Explicit cookie consent. People Are Really Angry At Virgin Train's 'Sneaky' New Railcard Change - Which Will Cost Commuters Thousands. Supermarket Food Prices Rising Faster Than Thought, With Spaghetti Up By Nearly 20% In A Year. The cost of basic food and drink in supermarkets may be rising a lot faster than previously thought, with some rising by nearly a fifth in just a year.

Supermarket Food Prices Rising Faster Than Thought, With Spaghetti Up By Nearly 20% In A Year

A cross-section of everyday items, including tea bags, bananas, potatoes and milk, went up in price by an average of 8% over the past year, according to new figures piloted by the Office for National Statistics (ONS). Asos shares tumble after co-founder Nick Robertson quits. Asos shares fell by more than 5% after Nick Robertson, co-founder of the online fashion retailer, stepped down as chief executive after a rocky 18 months for the former stock market favourite.

Asos shares tumble after co-founder Nick Robertson quits

Asos has replaced Robertson, who will remain on the board as a non-executive director, with Nick Beighton, the group’s chief operating officer, the company said, confirming reports on Tuesday night. Revealed: the widening gulf between salaries and house prices. The gap between income and house prices has sky-rocketed so much in the last 20 years that even in the most affordable regions of England and Wales buyers are forced to spend six times their income, a new data analysis reveals.

Revealed: the widening gulf between salaries and house prices

The situation is most dire in the capital, where the median house now costs 12 times the median London income. The Guardian analysed 19 million sales over 20 years from Land Registry and HMRC data. India's economic growth slows to 7% - BBC News. India's economy grew at an annual rate of 7% between April and June, official figures have shown.

India's economic growth slows to 7% - BBC News

This is slower than the 7.5% growth recorded for the previous quarter, and lower than expected. India and China - which also posted 7% growth in the second quarter - are now the joint fastest growing major economies in the world. But some economists have expressed concerns that India's official figures do not accurately reflect true growth. "At face value, today's GDP figures for [the second quarter] suggest that India matched China as the world's fastest-growing major economy last quarter," said Shilan Shah at Capital Economics. Karl Lagerfeld takes on the Greek debt crisis with satirical cartoon – stylewatch. China’s stock market tumble is taking luxury fashion stocks with it.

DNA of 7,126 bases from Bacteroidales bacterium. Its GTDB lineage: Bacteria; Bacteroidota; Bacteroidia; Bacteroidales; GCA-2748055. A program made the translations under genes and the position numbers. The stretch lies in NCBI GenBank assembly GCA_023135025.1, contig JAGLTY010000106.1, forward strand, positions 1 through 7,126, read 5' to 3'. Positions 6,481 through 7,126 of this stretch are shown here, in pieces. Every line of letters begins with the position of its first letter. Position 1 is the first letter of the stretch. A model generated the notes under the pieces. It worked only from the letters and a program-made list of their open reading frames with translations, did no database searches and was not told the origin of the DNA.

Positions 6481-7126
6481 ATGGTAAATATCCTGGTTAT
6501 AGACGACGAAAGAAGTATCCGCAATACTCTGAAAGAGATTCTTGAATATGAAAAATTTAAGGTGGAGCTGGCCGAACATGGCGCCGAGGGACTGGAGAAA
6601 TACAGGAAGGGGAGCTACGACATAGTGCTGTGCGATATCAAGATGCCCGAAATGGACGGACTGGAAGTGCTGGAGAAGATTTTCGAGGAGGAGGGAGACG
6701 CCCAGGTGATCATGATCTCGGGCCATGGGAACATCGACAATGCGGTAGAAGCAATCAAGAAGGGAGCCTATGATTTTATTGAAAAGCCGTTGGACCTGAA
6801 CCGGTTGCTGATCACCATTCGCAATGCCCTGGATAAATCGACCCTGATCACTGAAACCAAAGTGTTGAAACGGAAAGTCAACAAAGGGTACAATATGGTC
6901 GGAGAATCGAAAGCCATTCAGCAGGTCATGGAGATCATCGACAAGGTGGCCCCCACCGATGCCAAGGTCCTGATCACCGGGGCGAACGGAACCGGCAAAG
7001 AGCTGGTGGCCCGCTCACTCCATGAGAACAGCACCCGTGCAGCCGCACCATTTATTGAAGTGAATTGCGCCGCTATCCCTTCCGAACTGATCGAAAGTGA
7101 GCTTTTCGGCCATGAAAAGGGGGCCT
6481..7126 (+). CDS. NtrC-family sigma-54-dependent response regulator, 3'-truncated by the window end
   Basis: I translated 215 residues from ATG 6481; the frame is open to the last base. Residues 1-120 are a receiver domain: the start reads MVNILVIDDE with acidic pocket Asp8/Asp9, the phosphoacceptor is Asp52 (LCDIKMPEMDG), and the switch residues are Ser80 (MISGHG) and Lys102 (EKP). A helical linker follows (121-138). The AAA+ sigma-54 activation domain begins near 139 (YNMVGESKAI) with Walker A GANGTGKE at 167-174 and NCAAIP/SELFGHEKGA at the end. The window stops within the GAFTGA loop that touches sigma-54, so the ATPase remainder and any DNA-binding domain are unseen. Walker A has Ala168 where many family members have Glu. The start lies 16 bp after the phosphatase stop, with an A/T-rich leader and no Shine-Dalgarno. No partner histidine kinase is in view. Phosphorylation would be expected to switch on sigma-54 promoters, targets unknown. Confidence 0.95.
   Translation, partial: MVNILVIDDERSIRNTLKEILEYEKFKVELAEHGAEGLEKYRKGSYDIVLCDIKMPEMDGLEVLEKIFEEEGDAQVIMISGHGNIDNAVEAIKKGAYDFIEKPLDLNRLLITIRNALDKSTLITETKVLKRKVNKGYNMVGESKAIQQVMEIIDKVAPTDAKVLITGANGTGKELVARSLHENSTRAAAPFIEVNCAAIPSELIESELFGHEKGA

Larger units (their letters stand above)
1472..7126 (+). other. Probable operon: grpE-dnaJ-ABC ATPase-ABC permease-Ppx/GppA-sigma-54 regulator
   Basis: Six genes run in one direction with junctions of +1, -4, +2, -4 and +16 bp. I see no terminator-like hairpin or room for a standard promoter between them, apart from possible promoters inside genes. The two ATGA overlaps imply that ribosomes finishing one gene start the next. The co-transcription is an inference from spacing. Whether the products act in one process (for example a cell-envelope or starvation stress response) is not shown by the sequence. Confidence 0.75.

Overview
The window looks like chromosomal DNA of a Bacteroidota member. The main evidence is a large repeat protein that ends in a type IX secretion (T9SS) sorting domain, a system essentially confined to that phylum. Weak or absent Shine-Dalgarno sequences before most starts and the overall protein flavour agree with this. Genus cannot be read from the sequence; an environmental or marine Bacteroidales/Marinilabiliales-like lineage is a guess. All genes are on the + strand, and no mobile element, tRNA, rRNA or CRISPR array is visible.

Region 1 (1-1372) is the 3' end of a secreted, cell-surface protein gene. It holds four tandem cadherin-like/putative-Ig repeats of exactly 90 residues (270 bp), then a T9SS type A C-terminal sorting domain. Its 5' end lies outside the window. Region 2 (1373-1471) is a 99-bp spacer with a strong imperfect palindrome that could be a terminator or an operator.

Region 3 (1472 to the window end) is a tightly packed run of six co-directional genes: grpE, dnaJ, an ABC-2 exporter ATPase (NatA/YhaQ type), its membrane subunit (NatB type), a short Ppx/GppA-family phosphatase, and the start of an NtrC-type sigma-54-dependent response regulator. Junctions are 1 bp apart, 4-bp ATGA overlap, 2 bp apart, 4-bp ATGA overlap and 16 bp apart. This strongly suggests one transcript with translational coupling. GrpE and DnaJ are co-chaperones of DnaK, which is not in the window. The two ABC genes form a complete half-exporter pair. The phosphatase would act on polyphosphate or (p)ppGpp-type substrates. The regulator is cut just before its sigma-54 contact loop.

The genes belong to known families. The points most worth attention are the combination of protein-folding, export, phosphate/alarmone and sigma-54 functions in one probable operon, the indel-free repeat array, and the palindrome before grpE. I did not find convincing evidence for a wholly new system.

Quartz has chosen 30 innovators in Africa for their creative approaches to local problems in business, politics, culture and health and more. They will be honored on Monday (Sep. 14) at the Quartz Africa Innovators summit. Yinka Adegoke, Quartz Africa editor, says: The narrative in Africa has moved from seeking foreign-solutions-for-African-problems, to discussing African-solutions-to-African-problems. Eight reasons why China’s currency crisis matters to us all. After China unexpectedly devalued its currency last week, one City economist shrugged despairingly and said: “It’s August.” While it’s meant to be a time for heading for the beach or kicking back in the sunshine with the kids, August has often witnessed the first cracks that presaged what later became profound shifts in the tectonic plates of the global economy — from the Russian debt default in 1998, to what Northern Rock boss Adam Applegarth called “the day the world changed,” when the first ripples of the credit crunch were felt in 2007; to August 2011, when ratings agency Standard and Poor’s sent shockwaves through financial markets by stripping America of its triple-AAA credit rating.

Taking the long view, last week’s devaluation by China, which left the yuan about 3% weaker against the dollar, was relatively modest — sterling had lost 16% of its value in 1967 when Harold Wilson sought to reassure the British public about the “pound in your pocket”. 1. It could be serious. A 400% rent hike is forcing london's fashion designers out of their studios. Rail Fares 'Rise Three Times Faster Than Wages', Trade Unions Call For Renationalisation Of Services. Rail fares have risen nearly three times faster than wages over the past five years, leaving commuters "seriously out of pocket", according to a new report.

A study by the Action for Rail campaign showed that season tickets and other regulated fares had increased by 25% since 2010, while average pay went up by 9%. High street stores suffer worst summer for six years. The UK high street has endured its worst summer in six years, as volatile weather and the lure of restaurants and holidays kept shoppers away.